Young Nordic Police Research Network
The Young Nordic Police Research Network (YNPRN) seeks to strengthen the Nordic police and policing research, with an emphasis on similarities and differences within and between Nordic countries.
About the network
Internationally, policing research is well established in the field of criminology and a range of national contexts has been examined. The Nordic context of plural policing, however, has not received the similar empirical attention. But the 2015 Young Nordic Police Research Network seminar marked an important starting point in exploring policing in the Nordic Countries in the 21st Century, particularly the question of Scandinavian exceptionalism within the field of policing.
Policing refers to many things, and there is disagreement about how to conceptualize policing. Much attention has been given to the sociology of the police, while others have broadened their scope and reoriented their attention to activities beyond, below and above state agencies.
Moving beyond traditional state-centered understandings of policing, new theoretical conceptualization emerges (e.g. network, security and governance) and new empirical fields of study are unveiled. Altogether, researchers are presented with a rather intricate policing environment.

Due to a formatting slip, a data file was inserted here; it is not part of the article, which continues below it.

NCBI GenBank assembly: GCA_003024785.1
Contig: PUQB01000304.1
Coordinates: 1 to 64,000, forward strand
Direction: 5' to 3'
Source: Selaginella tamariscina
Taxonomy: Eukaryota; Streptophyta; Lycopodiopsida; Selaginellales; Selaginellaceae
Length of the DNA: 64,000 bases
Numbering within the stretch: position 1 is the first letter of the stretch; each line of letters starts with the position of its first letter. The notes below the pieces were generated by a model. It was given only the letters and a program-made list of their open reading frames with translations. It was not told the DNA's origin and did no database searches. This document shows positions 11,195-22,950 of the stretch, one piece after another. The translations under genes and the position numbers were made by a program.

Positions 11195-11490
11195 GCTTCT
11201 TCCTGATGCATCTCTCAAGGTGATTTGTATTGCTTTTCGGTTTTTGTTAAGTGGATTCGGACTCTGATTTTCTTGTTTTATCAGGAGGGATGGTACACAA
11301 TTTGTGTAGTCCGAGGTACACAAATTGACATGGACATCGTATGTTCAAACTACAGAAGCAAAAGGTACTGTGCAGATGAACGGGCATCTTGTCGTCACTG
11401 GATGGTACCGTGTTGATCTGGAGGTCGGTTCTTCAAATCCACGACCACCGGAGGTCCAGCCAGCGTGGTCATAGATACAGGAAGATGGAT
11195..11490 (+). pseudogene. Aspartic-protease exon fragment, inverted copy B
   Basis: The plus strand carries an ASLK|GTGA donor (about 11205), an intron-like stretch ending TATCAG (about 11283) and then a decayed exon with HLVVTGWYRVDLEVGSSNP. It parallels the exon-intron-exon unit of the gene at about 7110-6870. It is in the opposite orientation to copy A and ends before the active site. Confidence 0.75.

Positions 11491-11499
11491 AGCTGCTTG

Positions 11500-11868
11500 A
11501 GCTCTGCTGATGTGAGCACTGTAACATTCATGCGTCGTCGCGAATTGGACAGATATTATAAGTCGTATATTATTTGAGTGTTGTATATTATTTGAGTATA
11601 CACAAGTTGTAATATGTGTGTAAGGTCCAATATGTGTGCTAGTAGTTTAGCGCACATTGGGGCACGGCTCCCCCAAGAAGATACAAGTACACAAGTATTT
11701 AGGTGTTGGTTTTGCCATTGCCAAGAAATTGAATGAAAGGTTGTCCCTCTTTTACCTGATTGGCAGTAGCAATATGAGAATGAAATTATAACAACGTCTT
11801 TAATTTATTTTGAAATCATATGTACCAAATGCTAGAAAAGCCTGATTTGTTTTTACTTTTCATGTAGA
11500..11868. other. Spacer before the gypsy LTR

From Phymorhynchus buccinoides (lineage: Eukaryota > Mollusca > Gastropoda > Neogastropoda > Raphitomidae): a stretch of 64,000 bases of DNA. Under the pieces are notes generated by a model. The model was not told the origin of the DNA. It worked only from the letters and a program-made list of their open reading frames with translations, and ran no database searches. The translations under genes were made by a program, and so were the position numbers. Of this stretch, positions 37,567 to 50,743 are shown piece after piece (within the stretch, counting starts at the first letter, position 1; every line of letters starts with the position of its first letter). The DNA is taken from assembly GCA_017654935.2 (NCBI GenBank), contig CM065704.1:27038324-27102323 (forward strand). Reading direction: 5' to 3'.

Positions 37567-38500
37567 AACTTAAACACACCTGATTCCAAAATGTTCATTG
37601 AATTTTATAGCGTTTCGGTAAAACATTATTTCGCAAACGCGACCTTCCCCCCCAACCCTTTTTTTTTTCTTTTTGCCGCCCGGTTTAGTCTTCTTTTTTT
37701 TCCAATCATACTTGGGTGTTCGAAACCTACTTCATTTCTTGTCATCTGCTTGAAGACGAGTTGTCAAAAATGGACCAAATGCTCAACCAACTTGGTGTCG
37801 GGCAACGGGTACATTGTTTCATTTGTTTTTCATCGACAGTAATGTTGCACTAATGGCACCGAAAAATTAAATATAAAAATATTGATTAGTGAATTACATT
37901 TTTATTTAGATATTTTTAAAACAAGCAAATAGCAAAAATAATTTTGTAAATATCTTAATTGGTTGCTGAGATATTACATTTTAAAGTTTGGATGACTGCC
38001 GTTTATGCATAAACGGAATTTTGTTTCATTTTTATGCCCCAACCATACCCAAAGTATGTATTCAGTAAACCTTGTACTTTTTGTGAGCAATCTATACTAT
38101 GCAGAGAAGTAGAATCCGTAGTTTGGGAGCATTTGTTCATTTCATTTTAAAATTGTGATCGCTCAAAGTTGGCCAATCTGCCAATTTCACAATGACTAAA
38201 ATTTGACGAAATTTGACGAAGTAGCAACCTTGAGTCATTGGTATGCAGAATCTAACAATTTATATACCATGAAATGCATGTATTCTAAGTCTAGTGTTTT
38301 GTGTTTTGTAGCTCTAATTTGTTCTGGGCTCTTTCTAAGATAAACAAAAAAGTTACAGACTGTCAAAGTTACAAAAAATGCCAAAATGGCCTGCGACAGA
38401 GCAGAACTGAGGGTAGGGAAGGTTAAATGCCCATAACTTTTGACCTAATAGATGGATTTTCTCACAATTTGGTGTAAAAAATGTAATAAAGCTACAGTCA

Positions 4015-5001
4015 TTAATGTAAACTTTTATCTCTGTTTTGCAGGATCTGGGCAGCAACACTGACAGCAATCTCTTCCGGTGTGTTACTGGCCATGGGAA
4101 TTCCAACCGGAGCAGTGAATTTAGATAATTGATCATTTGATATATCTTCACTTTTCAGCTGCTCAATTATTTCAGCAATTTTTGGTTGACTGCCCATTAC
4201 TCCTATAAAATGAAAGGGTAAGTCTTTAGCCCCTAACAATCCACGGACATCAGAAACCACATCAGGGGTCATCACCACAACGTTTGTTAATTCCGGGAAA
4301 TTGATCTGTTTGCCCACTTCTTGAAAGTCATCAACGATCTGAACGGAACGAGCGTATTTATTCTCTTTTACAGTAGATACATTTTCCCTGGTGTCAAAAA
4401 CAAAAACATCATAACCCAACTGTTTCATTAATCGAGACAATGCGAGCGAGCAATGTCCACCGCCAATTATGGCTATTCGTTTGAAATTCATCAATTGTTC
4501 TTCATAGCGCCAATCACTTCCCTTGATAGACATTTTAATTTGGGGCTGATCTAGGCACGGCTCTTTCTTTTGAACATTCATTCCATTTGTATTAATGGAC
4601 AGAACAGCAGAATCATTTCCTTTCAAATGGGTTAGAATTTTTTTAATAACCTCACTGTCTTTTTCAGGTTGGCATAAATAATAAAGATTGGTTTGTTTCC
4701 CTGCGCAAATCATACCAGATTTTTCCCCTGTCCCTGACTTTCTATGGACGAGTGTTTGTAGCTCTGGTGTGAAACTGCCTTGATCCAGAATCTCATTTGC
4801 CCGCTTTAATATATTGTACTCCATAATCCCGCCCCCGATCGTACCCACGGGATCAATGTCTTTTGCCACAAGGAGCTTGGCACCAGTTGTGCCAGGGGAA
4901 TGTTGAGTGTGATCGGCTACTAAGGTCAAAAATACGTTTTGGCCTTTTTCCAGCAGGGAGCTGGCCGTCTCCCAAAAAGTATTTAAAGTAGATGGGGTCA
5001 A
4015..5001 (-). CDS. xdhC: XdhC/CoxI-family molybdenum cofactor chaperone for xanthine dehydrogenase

The YNPRN seek to encompasses these different perspectives. The focus on policing is broad and particular topics might include (but are not limited to) the relationships between policing activities and agencies, plural policing (non-state actors, privatization, governance, and networks), methodological challenges of police and policing studies, accountability and legitimacy in policing.
The Young Nordic Police Research Network aims to bring together early career researchers with a particular research interest in the field of police and policing in the Nordic countries. It is our ambition that the network will generate a creative and supportive academic environment where young researchers can freely exchange ideas, theoretical perspectives, and empirical analyses.
By establishing a research community that cut across national boundaries, the goal is to enhance and strengthen the Nordic police and policing research, particularly by focusing on national similarities and differences with regard to policing.
Given that police and policing research also cut across disciplinary boundaries, we hope that the network will stimulate to debates and discussions on policing issues from a variety of perspectives from the disciplines of criminology, political science, sociology, law, anthropology, and history.
The YNPRN seeks to organize annual seminars and workshops.